Fluid Power Journal

Positive Drug Tests Down Except Marijuana, Quest Reports

From Quest Diagnostics

The COVID-19 pandemic did not dampen workforce drug testing positivity for marijuana, which continued to increase last year in the general U.S. workforce, according to a new analysis released May 26 by Quest Diagnostics. 

The overall positivity rate in the combined U.S. workforce based on more than 7 million urine drug tests collected between January and December 2020 was down only slightly in 2020 (4.4%) compared to 2019 (4.5%, a sixteen-year high). Positivity in the federally mandated, safety-sensitive workforce based on more than 2 million urine drug tests declined 8.3% (2.4% in 2019 versus 2.2% in 2020) but was still 10% higher than the 2016 rate. In the general U.S. workforce, positivity increased 3.8% (5.3% in 2019 versus 5.5% in 2020) and was 12.2% higher than in 2016.    

As positivity for most drug categories, other than marijuana, declined or remained flat in the combined U.S. workforce over the past five years, amphetamines, which includes methamphetamine, persisted at 1.1% positive each year.

Positivity down or flat for most categories

Positivity for cocaine declined 18.5% (0.27% in 2019 versus 0.22% in 2020), the semi-synthetic opiates (hydrocodone/hydromorphone) declined 10.8% (0.37% in 2019 versus 0.33% in 2020), oxycodone group of opiates (oxycodone/oxymorphone) declined 14.7% (0.34% in 2019 versus 0.29% in 2020), and benzodiazepines declined 9.3% (0.43% in 2019 versus 0.39% in 2020). 

While the positivity for the drug commonly known as ecstasy increased by 25% (0.008% in 2019 versus 0.010% in 2020) and has demonstrated small, year-over-year increases, the positivity rate remains very low at one in every 10,000 tests.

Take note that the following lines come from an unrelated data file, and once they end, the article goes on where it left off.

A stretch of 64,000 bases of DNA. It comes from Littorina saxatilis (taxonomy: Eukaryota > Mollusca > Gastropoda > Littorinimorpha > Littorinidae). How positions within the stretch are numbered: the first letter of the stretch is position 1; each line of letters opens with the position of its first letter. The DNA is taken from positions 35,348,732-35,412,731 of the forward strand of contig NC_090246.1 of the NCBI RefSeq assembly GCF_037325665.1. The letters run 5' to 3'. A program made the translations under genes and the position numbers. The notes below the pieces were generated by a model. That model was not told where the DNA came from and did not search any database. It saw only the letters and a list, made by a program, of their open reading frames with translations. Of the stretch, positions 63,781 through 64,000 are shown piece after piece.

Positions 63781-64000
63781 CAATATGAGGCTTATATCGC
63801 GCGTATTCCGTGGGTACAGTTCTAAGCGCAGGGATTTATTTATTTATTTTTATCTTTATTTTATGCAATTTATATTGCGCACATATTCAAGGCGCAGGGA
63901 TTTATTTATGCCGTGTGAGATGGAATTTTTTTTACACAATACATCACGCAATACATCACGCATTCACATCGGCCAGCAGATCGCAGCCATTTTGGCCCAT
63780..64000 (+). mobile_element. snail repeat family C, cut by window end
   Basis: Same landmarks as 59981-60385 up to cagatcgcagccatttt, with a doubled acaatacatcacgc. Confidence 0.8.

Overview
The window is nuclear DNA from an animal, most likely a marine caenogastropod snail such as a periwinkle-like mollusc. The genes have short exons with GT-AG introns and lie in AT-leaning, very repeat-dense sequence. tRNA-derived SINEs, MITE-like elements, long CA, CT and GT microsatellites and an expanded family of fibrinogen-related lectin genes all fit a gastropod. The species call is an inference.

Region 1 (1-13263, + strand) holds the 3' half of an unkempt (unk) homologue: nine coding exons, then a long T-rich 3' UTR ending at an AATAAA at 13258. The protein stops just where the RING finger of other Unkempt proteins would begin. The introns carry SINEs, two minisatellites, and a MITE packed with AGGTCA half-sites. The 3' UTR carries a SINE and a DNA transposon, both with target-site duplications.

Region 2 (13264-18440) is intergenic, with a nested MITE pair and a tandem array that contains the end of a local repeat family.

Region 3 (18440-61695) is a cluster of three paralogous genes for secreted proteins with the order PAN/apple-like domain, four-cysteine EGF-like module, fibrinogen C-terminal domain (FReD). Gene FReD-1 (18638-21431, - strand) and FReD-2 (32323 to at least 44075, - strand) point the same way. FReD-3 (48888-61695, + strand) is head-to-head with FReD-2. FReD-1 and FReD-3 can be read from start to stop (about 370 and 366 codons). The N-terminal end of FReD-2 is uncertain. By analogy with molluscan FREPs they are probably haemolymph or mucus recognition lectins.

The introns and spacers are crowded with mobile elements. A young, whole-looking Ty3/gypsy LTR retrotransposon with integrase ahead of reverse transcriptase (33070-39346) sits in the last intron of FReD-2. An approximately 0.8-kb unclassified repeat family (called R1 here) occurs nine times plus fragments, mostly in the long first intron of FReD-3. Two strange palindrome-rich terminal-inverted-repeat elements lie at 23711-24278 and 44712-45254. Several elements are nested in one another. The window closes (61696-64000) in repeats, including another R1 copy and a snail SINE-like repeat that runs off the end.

Declines in federally mandated categories

Urine drug test results for the federally mandated, safety-sensitive workforce declined in all drug categories other than phencyclidine (PCP), which remained at 0.011%, same as in 2019. Of note, positivity for marijuana declined 10.2% (0.88% in 2019 versus 0.79% in 2020), cocaine declined 20% (0.25% in 2019 versus 0.20% in 2020), semi-synthetic opiates (hydrocodone/hydromorphone) declined 14.3% (0.35% in 2019 versus 0.30% in 2020) and the oxycodone group of opiates (oxycodone/oxymorphone) declined 19.2% (0.26% in 2019 versus 0.21% in 2020).

Marijuana positivity surged ahead in 2020 in the U.S. general workforce and across specimen types (urine, oral fluid, and hair). In the U.S. general workforce, marijuana positivity increased 16.1% in urine testing (3.1% in 2019 versus 3.6% in 2020), 35.2% in oral fluid testing (9.1% in 2019 versus 12.3% in 2020), and 22.5% in hair testing (7.1% in 2019 versus 8.7% in 2020).

Quest’s Drug Testing Index data showed stark differences between states that have legalized recreational marijuana use versus states that have only legalized medical marijuana use or no form of legal marijuana use. Marijuana positivity surged in states with legal recreational use statutes 118.2% from 2012 to 2020 (2.2% in 2012 versus 4.8% in 2020). In states with only medical marijuana statutes, marijuana positivity increased 68.4% (1.9% in 2012 versus 3.2% in 2020). In states with no medical or recreational marijuana statutes, marijuana positives increased 57.9% (1.9% in 2012 versus 3.0% in 2020).

Postaccident results

Between 2012, when the first state legalized recreational marijuana, and 2020, the gap between pre-employment and postaccident marijuana positivity increased each year. In the U.S. general workforce, in 2012, marijuana pre-employment positivity was 1.9% and postaccident positivity was 2.4% (a 26.3% difference). In 2020, pre-employment marijuana positivity was 3.7% and postaccident 6.4% (a 73% difference).

“The Drug Testing Index data shows states with recreational marijuana statutes have significantly higher positivity and the year-over-year differences between recreational states and states with medical and no legalization statutes has grown. In addition, while urine drug testing cannot determine whether an individual is under the influence or impaired at the time of test, our postaccident data suggests that marijuana use may play a role in those workplace incidents prompting a drug test,” said Barry Sample, Quest Diagnostics senior director of science and technology.

For more information, visit www.QuestDiagnostics.com.

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